It's when manhandling a car at impossible angles that one of those fleeting glimpses of the brand that's been awkwardly stamped on Unbounded shines through. The drifting's one link to the series, and Joonas Laakso, Unbounded's producer, suggests there are many more. "We tried to incorporate as much as we can, but nothing is direct," says Joonas, a self-confessed Ridge Racer fan who screamed with excitement when he realised he'd be working on such a beloved franchise. "Basically, we took what we know about Ridge Racer - Namco didn't come to us and say 'you need this and this and this' - and we tried to incorporate as much as we possibly can. But all of that has been reinterpreted. We had to have drifting, but what are we going to do with that? Ridge Racer drifting doesn't play nice with real world physics, so what are we going to do? That forced us to come up with something new, which I welcomed."

It's new, yes, and Bugbear constantly reminds us that this isn't Ridge Racer 8 but rather a novel offshoot. It's hard to hide a suspicion that Unbounded is a Bugbear game first and a Ridge Racer one second, and that the iconic name was slapped on in an attempt to leverage some of the long-running series' appeal. It's a suspicion that Joonas doesn't quite dispel, though he does put up a convincing argument that Unbounded's doing enough to justify its name. "Namco came to us," he confirms. "But was there a Ridge Racer before there was any sort of car game? I can't say. Obviously there are Bugbear genes in there, and some of the technology there are bits and pieces from FlatOut. We're 11 years old, so there's legacy there. We were working on a car game, but it was not like it was FlatOut 3 and we decided to make it Ridge Racer. All the cars and tracks have been purpose-built for this game."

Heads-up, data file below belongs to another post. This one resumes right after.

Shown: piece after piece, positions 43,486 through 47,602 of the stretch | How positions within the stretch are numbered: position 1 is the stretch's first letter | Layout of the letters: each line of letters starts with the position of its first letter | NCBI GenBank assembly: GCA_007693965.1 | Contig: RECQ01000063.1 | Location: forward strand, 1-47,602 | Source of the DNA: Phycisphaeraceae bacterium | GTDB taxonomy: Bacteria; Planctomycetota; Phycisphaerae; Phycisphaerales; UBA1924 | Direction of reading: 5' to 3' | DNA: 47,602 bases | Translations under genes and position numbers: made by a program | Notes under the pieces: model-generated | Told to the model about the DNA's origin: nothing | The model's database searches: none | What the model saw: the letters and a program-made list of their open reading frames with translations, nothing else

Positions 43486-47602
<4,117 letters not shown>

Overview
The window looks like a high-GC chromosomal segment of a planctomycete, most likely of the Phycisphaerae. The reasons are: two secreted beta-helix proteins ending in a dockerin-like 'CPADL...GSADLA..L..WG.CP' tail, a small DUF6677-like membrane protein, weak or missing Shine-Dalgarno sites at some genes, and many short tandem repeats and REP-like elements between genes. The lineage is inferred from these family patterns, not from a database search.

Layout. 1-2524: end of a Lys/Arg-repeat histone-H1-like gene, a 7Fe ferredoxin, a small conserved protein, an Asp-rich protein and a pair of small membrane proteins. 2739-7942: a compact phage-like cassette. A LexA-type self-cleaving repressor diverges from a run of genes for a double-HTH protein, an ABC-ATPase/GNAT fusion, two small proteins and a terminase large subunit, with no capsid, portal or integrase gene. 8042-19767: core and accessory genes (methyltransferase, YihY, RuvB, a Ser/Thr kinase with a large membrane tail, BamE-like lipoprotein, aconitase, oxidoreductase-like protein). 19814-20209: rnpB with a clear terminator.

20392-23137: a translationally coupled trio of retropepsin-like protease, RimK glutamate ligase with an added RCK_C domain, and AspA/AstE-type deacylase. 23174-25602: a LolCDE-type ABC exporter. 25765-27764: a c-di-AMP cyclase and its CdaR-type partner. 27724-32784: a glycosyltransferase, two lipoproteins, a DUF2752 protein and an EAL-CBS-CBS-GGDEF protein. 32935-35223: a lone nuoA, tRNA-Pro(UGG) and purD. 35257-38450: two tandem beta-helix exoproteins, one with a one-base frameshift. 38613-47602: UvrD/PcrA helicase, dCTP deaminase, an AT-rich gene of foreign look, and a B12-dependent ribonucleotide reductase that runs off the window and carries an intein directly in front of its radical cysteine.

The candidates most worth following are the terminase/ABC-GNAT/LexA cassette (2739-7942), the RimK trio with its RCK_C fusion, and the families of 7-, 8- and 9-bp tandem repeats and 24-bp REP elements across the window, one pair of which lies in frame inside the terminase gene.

It's those Bugbear genes that still shine brightest in Unbounded's strange genetic makeup - though that's no bad thing. It's brash, boisterous and, true to the FlatOut games, punishingly difficult, though there are some choice pickings from Ridge Racer in its presentation and style. And the inspiration runs much, much deeper too. "I've a completely different mind-set for Unbounded," says Joonas. "In the FlatOut games you were mostly avoiding failure, and now we're trying to reward you for what you do, which is a polar opposite thing in terms of game design principles. In that sense, it's going to feel very different."

Different it most definitely is. It's not Ridge Racer in the traditional sense, but it is a smart, slick and well-produced arcade racer with an unbridled sense of fun - and that's enough to ensure that Unbounded can take on the Ridge Racer mantle with pride.